The First Bicycles in 3D – Contemporary Velocipede Images of the 1860-70s

3D image (anaglyph) courtesy of Lorne Shields

Velocipedist at Eagle Gate in front of Brigham Young’s home in Salt Lake City, Utah; the home of the Mormon church. 1869

Lorne Shields: The First Bicycles in 3D – Contemporary Velocipede Images of the 1860-70s

Lorne Shields, of Thornhill, ON, has been an avid collector and researcher of early bicycling history for almost 50 years. He has been a member of the PHSC for over 20 years and has spoken to us on a number of occasions. His lectures on early Cycling Photographica have been presented in Europe and throughout North America.

Portions of his collection have been on display at many public institutions including the Smithsonian, the ROM, Canada’s National Museum of Science & Technology (Ottawa) and the Museé d’Art et d’Industrie (St. Etienne France).

Lorne says the image shown above is a “Velocipedist in front of the ‘Eagle Gate’ at Brigham Young’s home in Salt Lake City – Utah; 1869.  This was the seat of the Mormon church. The photograph is considered to be the first Velocipede in the Utah Territory.   Anaglyph of an Albumen Stereosciopic Card.”

The public is welcome.  Go to our Programs page for times and directions.

Last August (2015), was a very important milestone in the history of the bicycle. It was the 150th anniversary of the first extended journey on a bicycle driven by pedals mounted on cranks – a journey taken by the Olivier brothers from Paris to Avignon. Cycle historians gathered from around the world near Avignon to commemorate this event.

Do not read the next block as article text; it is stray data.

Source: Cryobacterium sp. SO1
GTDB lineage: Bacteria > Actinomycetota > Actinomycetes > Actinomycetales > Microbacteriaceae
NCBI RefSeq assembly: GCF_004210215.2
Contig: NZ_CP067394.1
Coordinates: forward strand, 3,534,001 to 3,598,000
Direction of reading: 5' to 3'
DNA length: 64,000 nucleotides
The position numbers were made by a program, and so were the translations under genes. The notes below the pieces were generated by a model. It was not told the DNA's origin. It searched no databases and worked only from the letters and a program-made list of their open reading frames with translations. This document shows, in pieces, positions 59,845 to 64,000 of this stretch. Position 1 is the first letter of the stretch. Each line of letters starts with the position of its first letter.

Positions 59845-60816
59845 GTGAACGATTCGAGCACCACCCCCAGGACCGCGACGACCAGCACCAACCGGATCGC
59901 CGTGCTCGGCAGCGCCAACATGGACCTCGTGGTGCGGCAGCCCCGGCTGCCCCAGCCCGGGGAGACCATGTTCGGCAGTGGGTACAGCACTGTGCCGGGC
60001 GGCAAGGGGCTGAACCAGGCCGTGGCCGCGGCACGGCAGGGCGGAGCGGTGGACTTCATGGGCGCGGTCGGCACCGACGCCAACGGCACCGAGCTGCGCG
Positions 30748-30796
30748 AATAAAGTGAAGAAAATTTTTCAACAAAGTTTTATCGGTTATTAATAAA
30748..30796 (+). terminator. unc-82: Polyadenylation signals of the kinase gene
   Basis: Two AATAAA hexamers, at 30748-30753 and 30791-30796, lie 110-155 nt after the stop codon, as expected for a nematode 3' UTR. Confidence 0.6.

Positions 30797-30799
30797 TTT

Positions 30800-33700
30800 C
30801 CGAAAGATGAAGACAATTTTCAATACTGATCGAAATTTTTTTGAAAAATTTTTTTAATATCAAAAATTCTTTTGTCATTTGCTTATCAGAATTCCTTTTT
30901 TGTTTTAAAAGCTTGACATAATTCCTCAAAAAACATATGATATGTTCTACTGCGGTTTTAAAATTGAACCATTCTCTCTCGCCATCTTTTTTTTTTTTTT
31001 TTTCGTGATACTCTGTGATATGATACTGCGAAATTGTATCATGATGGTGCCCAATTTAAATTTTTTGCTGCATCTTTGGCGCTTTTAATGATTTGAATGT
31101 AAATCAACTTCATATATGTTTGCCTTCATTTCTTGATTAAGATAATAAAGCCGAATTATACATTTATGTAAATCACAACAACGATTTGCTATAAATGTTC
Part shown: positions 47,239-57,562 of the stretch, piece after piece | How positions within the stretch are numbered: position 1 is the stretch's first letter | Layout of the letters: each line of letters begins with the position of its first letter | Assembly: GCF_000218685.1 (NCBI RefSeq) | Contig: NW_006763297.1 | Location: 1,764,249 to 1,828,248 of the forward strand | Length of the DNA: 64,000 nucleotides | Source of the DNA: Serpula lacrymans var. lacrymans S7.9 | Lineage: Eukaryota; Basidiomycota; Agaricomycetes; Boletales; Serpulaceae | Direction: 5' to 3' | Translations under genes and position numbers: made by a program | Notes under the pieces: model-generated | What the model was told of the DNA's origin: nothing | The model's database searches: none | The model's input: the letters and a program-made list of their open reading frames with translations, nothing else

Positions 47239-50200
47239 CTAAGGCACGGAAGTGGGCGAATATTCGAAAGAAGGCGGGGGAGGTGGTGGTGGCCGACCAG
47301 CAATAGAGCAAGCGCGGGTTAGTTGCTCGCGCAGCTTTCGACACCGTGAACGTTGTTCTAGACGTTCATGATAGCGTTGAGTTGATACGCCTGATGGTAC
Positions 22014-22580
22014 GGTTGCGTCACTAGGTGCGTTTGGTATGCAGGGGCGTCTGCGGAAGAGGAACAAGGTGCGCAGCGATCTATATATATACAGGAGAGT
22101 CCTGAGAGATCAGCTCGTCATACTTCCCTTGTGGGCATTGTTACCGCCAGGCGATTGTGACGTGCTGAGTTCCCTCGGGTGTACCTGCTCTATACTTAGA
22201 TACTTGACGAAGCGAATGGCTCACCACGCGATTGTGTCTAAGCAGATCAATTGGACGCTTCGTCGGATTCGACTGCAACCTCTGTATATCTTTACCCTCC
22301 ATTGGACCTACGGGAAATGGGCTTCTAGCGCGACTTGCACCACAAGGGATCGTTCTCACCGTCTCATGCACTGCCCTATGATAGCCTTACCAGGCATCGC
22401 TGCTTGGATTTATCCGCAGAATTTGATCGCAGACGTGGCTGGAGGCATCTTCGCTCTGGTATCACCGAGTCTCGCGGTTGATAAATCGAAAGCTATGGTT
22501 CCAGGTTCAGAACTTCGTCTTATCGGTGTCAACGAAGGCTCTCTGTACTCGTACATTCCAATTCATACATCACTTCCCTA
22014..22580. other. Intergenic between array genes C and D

Early cycles, ephemera and memorabilia were on display and presentations were given covering all aspects of the historic occasion. Lorne presented a selection of 3-D Stereoscopic images which illustrated the velocipede’s social and mechanical histories, showing its place in areas such as commerce, leisure, sport, theatre, and utility. With the help of the photographers, satirists and artists of the time, the showing offered a unique perspective on the velocipede.

By adapting this presentation for us, Lorne adds another dimension to our understanding of the velocipede and its place in transportation’s history. He invites you to come along and enjoy the ride. It’s worth a visit to the Gold Room at the North York library on May 18th!

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